PSN-L Email List Message

Subject: Re: School project
From: Mauro Mariotti mariotti@.........
Date: Wed, 29 Nov 2006 16:05:17 +0100


i might suggest to use the spring in a triangle
configuration with a vertical axis and horizontal
moving axis that sustain the mass.
The priciple is called "Lacoste suspension"
you can have a look here.

this is a very rude seismometer but it has a
free period of 1.2 seconds.

It is not so big.
The same sensor can be built in wood
(i have made one for a scientific exibition)
I have some pictures but not in a web site
if you want i can send them to the interested people.

As transducer i used a powerful magnet from the
SuperMag kids toy and the coils is stolen by
a old relay. Such instrument can induce enough current
to drive (not much) a microampmeter.
kids like it very much.
Using a small preamplifier you can get a huge signal.
Damping was made using a plastic polycarbonate strip
bended at U like a springleaf and made stiffy with
electric tape.

wooden axis can be made that can be easily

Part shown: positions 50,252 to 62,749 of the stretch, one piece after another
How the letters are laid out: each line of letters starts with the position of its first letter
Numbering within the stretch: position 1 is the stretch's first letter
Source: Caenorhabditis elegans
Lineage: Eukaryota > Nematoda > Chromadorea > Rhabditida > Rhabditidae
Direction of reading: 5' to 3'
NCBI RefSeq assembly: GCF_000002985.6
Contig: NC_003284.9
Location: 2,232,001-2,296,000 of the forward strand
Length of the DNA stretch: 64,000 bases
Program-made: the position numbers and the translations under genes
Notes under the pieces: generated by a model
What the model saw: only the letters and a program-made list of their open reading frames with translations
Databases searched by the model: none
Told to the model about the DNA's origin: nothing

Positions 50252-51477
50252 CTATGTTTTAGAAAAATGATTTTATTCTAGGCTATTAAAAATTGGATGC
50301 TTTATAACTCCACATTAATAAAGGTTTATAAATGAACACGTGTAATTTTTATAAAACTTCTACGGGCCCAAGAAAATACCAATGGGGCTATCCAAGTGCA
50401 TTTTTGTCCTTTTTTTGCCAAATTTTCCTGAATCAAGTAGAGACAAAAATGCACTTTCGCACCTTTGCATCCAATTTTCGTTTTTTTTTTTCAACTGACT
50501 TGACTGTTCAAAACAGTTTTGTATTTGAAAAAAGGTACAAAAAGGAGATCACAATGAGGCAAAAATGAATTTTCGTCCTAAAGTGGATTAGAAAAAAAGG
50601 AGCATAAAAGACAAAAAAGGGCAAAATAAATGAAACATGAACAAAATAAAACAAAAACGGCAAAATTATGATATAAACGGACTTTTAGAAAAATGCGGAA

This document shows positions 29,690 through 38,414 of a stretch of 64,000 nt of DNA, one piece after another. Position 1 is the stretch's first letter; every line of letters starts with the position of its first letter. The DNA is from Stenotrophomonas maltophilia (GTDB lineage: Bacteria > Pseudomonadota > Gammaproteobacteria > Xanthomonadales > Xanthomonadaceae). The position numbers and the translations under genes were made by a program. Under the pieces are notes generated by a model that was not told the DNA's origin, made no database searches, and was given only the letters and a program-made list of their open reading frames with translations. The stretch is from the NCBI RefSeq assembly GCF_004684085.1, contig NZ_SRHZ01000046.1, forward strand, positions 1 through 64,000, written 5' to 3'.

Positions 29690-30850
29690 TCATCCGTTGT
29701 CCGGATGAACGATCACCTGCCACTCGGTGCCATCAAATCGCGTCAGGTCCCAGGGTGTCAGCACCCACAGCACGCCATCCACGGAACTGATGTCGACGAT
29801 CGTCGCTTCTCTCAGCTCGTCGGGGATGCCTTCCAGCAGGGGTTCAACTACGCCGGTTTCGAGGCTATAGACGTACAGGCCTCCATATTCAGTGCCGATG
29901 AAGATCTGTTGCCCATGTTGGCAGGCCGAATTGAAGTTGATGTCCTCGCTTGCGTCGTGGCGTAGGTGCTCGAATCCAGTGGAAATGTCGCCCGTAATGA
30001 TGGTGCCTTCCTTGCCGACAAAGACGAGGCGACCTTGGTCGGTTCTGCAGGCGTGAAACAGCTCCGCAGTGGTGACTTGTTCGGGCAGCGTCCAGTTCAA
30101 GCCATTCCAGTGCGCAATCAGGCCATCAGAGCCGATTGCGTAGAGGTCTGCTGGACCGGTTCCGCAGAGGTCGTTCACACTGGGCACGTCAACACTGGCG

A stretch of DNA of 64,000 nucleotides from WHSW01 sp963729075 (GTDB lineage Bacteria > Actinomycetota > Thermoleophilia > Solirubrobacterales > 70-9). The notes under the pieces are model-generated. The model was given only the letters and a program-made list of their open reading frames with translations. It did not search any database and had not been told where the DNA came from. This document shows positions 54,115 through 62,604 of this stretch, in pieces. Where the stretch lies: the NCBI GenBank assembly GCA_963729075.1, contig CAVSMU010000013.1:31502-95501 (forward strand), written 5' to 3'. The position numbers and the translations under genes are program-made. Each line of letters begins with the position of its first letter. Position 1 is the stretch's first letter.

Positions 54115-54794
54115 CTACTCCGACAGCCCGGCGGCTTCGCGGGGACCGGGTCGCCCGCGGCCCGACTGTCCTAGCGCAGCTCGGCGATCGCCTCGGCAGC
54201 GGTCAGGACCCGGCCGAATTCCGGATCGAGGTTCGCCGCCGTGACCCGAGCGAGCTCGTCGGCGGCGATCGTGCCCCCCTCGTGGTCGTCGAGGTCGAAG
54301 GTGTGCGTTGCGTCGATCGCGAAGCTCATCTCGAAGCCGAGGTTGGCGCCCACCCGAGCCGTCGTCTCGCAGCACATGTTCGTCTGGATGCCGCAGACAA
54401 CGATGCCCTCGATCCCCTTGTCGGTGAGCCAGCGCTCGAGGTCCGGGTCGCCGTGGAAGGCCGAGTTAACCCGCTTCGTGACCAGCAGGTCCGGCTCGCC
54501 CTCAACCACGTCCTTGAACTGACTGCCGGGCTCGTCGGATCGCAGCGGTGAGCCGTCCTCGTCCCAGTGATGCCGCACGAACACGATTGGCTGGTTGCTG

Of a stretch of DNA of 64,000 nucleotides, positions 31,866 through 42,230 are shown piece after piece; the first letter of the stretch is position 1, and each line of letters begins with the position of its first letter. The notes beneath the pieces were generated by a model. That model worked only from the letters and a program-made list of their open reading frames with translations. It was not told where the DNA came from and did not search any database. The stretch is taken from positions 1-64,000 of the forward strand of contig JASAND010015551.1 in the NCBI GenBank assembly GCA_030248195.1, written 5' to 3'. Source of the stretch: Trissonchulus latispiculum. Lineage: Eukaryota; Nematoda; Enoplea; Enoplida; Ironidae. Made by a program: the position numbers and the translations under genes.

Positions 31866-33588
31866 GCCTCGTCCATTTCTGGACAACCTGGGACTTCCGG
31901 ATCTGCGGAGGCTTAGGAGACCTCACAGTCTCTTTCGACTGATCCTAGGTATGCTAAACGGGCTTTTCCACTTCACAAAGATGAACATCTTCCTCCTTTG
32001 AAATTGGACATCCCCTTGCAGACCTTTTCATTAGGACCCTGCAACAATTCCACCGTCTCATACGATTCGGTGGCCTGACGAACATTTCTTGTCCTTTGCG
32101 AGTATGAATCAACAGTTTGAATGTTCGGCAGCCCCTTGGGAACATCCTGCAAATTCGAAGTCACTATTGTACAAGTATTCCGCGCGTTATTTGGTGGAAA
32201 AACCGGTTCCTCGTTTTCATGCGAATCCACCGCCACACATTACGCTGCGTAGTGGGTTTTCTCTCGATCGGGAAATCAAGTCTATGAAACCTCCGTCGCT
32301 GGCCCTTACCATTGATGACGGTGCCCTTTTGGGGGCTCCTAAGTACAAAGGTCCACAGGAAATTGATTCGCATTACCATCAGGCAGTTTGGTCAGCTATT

assembled and disassembled without any tool

i hope it helps


At 23:10 2006/11/28, you wrote:
>Hi Folks,  Some discussion on a simple vertical seismometer got me 
>to thinking about a possible school project for the kids.  At one 
>time, I found a simple vertical sensor on the internet, it used pvc 
>pipe and a small 9"? spring.  I built it but never tested it because 
>I had an idea the coil and magnet were just too undersized.  It 
>probably works but would require some strong amplification, further 
>more, I have no idea what the period would be.
>I wonder if one could use a "Slinky"  a toy spring used by kids? 
>They are about 3" in dia. and collapsed about 5" tall.  I think I 
>will get one and suspend it vertically, to check its suspended 
>length and its natural resonance.  I have no idea how long the 
>spring would expand under its own weight?   But let's say under 8 
>feet. If so, maybe it could be hung from the ceiling and the coil 
>and mass would be near the floor?
>It just might be something kids would enjoy.
>Q. 1.  If I pull down on a spring and release it, it will move up 
>and down, until it come to rest, if each cycle is 1 sec, (say a very 
>long spring), is that its natural period?
>Q. 2. If I put a mass on the end of the spring, will it move 
>slower?   If so, is that, now its period?  Maybe 2 or 3 seconds?
>Q. 3. If I could work out the construction details, what period 
>should I target for a vertical sensor?
>Q. 4. Are there any websites or information on using long vertical 
>springs?   Many thanks, Ted


Public Seismic Network Mailing List (PSN-L)

[ Top ] [ Back ] [ Home Page ]